I recently told a room full of academics interested in using videogames as a teaching tool that “to play is the biggest freedom we can have as a child, or as an adult”.
The popular world-building game, Minecraft, provides that opportunity at every twist and turn – something Microsoft has emphasised when announcing the release of Minecraft Education Edition.
After buying Minecraft in 2014, Microsoft also recently acquired MinecraftEDU, a modified version of Minecraft developed by Teacher Gaming to help teachers use it more easily in the classroom. The latest edition will make this even easier – but what makes this game such a great tool for teachers?
Minecraft is a creative “sandbox” game where the players dig up blocks in a landscape, craft them in to new materials, then use them to create whatever they wish. It allows players complete freedom to explore, build and experiment and is often referred to as “virtual Lego”.
The key to success in the classroom, as any good teacher will tell you, is keeping students engaged. Motivated and enthused teachers are more likely to motivate and enthuse their pupils, who in turn are more receptive and willing to explore, experiment, test and – most importantly – fail, as part of the learning process.
Building the past in blocks
In a recent archaeology undergraduate class, we explored the site of the deserted medieval village of Wharrem Percy in East Yorkshire. We did so without leaving the classroom – we recreated in MinecraftEDU using shuttle radar topography mission data available from space shuttle missions, combined with DEM software for viewing 3D models to create a scaled map of the region, imported into Minecraft using WorldPainter. From there, landscape detail including ruins, ponds, rivers and forests can easily be added in.
The archaeology students were given a map of the earthworks and a set of artists’ impressions of what might have stood on the Wharrem Percy site throughout the medieval period, taken from their textbooks. Using their knowledge of the site and their academic resources, they set out to recreate the site, while reflecting on the limitations that come with working with 1m3 blocks throughout.
We had two levels of student in the group, those with experience of working with Minecraft and those without. The 18-year-olds of today have grown up with Minecraft as part of their childhood – given there have been more than 22m downloads of the game we can certainly expect some students to arrive with some understanding of how it works, either firsthand or via family or friends. This exposure makes for a very shallow learning curve for most people, so they can quickly get into the game and get creative. After initial orientation exercises for newbies, they were off visualising and building their ideas.
Were my sessions engaging? Well, after just two hours of building and crafting, the standard Minecraft cry went up at the end of the session: “Just one more block!”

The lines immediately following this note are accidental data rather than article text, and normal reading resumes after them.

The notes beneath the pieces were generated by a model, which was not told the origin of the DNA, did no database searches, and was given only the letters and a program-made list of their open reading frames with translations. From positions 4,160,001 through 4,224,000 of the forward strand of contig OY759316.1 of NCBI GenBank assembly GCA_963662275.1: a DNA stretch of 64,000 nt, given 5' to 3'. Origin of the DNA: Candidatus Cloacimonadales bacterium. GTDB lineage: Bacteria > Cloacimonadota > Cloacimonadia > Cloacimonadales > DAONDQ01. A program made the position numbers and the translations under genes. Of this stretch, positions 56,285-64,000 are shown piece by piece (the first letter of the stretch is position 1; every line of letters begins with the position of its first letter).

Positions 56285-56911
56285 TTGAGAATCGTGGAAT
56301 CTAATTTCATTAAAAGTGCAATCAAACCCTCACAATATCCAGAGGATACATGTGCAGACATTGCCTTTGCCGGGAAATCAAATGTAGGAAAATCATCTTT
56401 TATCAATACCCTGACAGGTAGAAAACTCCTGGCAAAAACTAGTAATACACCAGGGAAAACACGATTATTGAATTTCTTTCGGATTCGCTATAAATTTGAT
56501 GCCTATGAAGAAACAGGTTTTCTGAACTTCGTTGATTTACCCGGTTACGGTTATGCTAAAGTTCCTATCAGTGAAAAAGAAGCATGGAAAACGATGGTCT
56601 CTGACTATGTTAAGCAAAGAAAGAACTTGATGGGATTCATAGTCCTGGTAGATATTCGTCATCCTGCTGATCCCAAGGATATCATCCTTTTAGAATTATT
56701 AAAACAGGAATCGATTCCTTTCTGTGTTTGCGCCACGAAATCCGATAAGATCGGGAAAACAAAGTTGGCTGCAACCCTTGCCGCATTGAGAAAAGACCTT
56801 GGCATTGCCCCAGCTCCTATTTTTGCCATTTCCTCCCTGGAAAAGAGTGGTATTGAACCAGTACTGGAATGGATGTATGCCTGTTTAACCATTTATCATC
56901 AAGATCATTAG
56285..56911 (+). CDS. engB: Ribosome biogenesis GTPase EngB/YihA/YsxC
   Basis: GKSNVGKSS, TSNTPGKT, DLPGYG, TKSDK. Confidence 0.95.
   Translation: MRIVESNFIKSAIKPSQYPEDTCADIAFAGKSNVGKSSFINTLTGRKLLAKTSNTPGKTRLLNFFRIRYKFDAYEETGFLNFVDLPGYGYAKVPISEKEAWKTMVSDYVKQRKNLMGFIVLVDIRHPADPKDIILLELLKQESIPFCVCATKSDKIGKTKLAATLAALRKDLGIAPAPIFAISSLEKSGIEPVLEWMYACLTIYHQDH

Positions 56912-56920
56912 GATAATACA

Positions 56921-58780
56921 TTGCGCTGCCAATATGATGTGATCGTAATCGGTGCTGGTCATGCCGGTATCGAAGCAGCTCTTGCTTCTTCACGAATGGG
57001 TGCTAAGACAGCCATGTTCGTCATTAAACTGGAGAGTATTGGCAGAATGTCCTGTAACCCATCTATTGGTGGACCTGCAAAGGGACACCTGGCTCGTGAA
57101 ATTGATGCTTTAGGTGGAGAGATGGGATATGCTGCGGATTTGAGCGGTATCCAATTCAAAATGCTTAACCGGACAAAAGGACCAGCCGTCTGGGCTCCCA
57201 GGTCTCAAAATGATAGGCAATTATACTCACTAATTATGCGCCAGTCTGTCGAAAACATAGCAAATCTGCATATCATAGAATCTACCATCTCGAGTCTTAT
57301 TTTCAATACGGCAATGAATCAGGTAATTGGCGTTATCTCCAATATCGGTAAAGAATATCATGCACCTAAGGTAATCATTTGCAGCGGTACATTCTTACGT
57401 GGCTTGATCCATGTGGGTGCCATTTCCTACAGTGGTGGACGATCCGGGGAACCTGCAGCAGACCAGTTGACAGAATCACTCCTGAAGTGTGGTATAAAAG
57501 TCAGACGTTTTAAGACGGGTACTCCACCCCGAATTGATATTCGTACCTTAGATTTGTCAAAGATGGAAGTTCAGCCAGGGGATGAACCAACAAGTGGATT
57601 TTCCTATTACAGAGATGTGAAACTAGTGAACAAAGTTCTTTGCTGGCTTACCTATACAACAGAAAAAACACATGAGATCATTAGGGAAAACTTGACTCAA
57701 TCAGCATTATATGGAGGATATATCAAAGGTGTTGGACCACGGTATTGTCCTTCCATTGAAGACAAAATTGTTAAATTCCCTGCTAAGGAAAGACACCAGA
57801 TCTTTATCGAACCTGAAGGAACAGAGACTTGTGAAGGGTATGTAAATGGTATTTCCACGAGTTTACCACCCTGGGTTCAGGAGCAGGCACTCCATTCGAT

Creativity leads to understanding
Using real data to create real environments in the virtual world? For many learners it doesn’t get much more engaging than that. It’s the start of a conversation that can lead to many opportunities to dig deeper into the source material and make connections.
With primary school children we can talk about shuttle missions, satellites, mapping, geography and how we see our world from space. For the secondary school pupils we can talk about datasets, using software to manipulate data, and geographical features and how they originated, as well as the technical challenge of creating something from raw data. Minecraft has the potential to kickstart conversations and different ways of approaching the process of teaching and learning on so many levels, and in a language that is appropriate to the student’s level.
The archaeology students had, from a site of empty earthworks, built several smallholdings complete with cultivated fields of crops in just a couple of hours. We asked students to reflect on their building materials, techniques and other choices they’d made, and gathered these reflections through a simple form which the students completed during the process. Looking at these, it is clear that using Minecraft certainly encouraged them to think about and discuss how the Medieval buildings were originally constructed and what were appropriate materials for the period.
So what makes Minecraft a great learning tool? Creativity, freedom to explore and experiment. It encourages attempts and failure in a safe environment and opens up conversations with students on their understanding of the subject. Overall, by allowing us to play and rediscover the freedom we had as children, it sets us free.
Technology Enhanced Learning Advisor, University of Hull